One of the worst failures of Rollback, Grose says, concerned the Polish underground movement, "Wolnosc i Niezawistosc" (Freedom and Independence, or WIN) (p. 176). In February 1949 U.S. intelligence officials began to finance the WIN network [1] Most of them strongly believed that the Soviet Union planned to launch an offensive toward Western Europe and that the most direct route was through the Polish heartland; hence the urgent need for an early warning system and pro-Western underground network in Poland. For three years the CIA funneled large amounts of Marshall Plan aid to WIN, only to discover that one of the top WIN leaders in Poland, Sienko,, had long ago been turned into a double agent by Soviet security officials (p.178-179). [2]

To be sure, many of these failures can be blamed on the Soviet mole, Harold ("Kim") Philby, whose position as liaison between the British and American embassies enabled him to do twice as much damage. Yet, as Grose reveals, Philby had not known about other U.S. covert operations in the Baltic States, which nevertheless also failed (p.163).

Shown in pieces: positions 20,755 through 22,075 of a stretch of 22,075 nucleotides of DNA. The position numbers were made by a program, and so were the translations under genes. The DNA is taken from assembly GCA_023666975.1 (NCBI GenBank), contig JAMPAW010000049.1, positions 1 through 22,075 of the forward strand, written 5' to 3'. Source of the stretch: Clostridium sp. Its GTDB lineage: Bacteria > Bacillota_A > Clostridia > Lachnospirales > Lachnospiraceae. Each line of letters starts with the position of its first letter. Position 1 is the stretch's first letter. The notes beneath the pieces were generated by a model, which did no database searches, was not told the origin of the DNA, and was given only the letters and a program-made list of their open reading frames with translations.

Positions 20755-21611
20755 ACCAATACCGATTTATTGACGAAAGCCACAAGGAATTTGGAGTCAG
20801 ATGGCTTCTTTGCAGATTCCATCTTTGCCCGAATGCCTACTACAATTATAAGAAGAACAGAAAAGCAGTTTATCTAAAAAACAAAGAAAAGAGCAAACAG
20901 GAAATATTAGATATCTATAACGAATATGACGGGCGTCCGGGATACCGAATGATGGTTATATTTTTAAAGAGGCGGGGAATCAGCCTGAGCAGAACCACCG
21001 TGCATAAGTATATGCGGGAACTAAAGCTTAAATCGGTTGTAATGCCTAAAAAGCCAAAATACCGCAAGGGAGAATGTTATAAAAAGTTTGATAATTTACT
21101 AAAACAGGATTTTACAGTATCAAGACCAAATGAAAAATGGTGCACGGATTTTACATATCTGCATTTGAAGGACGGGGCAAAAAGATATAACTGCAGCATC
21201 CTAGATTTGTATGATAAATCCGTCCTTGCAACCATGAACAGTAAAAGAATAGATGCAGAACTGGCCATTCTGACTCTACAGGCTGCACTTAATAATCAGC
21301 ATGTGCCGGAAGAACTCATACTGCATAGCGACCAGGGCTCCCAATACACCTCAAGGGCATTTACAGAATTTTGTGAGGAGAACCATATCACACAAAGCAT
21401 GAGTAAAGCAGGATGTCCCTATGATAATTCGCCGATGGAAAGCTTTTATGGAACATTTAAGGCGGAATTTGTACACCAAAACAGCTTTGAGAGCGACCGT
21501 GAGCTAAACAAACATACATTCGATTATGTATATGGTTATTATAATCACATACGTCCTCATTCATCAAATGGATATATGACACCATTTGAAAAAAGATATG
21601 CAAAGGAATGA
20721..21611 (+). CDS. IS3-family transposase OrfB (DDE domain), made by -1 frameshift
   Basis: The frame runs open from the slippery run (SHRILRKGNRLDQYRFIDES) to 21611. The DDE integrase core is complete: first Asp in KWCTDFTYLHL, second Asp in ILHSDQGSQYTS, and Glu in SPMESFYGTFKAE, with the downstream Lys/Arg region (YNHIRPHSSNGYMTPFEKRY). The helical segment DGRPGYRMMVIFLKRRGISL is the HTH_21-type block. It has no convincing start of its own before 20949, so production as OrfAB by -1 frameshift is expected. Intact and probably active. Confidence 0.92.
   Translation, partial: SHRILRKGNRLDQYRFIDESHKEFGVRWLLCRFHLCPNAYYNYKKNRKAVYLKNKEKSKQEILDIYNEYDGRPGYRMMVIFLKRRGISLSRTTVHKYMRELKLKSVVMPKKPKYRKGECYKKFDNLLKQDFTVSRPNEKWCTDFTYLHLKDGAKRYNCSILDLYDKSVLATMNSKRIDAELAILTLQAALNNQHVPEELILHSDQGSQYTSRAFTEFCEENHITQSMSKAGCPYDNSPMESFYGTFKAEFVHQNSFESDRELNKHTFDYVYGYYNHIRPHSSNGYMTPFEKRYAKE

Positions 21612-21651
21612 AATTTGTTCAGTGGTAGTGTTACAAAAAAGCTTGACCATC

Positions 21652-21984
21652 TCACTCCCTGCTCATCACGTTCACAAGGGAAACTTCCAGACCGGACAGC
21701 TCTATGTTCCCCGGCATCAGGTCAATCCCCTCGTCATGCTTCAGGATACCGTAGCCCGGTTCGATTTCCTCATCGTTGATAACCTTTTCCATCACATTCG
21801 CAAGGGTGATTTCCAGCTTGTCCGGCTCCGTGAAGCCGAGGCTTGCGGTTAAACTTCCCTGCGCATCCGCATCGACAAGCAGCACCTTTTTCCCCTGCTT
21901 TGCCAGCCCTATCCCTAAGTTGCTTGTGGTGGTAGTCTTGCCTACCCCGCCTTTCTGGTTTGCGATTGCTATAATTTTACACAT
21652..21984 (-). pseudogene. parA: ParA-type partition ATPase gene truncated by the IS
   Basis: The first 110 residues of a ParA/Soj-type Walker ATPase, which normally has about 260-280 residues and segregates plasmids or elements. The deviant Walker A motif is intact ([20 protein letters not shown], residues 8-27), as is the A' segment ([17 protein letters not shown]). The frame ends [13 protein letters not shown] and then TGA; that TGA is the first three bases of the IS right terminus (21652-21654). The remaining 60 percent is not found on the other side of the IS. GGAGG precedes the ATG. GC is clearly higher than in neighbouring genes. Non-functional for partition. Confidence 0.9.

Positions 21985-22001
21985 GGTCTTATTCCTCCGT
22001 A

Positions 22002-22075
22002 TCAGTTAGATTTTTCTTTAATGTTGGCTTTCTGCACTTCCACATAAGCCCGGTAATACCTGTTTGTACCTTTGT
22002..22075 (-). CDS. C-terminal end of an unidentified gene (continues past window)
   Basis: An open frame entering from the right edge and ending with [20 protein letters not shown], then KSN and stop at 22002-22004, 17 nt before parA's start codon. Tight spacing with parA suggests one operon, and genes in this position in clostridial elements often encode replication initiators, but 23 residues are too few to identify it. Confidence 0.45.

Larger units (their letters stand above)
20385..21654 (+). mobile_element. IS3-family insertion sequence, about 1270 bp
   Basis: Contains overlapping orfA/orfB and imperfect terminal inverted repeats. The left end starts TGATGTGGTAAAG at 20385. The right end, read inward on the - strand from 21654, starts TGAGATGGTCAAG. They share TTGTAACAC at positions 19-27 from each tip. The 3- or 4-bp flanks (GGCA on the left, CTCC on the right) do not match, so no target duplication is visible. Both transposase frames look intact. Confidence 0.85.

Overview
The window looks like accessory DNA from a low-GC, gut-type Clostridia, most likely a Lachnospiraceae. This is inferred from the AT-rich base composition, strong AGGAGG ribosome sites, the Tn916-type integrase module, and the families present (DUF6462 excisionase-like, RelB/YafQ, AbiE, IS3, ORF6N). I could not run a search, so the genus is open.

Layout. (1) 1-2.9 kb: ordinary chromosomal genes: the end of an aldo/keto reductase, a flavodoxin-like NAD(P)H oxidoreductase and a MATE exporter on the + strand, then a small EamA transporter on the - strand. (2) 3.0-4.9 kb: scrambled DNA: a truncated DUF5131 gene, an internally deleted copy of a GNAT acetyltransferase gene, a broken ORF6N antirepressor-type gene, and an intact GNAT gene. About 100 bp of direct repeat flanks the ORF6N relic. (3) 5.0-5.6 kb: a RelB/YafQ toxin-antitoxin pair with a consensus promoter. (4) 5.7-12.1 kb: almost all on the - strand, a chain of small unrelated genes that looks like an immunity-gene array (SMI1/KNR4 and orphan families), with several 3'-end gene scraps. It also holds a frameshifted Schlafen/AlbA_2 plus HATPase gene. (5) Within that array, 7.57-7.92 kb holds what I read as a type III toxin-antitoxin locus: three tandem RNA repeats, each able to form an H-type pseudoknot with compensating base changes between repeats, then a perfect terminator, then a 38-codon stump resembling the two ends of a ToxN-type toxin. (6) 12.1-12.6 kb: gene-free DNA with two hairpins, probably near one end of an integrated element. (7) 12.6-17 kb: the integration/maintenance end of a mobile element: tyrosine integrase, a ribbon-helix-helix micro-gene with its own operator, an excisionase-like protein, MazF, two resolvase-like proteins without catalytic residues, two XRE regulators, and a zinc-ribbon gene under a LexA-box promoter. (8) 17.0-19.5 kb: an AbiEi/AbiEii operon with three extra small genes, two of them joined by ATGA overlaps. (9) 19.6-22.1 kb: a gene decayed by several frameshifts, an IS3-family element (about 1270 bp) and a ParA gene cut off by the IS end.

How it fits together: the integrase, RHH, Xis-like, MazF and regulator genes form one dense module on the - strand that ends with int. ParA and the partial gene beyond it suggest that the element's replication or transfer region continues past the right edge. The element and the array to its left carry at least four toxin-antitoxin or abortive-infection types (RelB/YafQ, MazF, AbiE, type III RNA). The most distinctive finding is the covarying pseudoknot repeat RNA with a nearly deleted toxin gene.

Perhaps the root of these failures of Rollback was the fundamental naivete of American planners. They were too trusting, and thus vulnerable to Soviet moles like Sienko, and Philby. This vulnerability in fact led to many deaths in the early post World War II period. Allied officials transferred thousands of Soviet prisoners of war to Stalin, whence they were executed or sentenced to life imprisonment (p. 20-21).

Aided by experts on the USSR like Averell Harriman and Charles Bohlen, Truman was, on the one hand more realistic in some ways about the Soviet Union than his predecessor, FDR. It was his administration that approved NSC Directive 10/2, which made the OPC possible. (p. 104) It was also the Truman Administration, specifically the National Security Council and officials in the State Department (e.g. George Kennan) and CIA (Frank Wisner), that first began thinking about the possibility of recruiting young, single East European men to fight for the U.S. Army.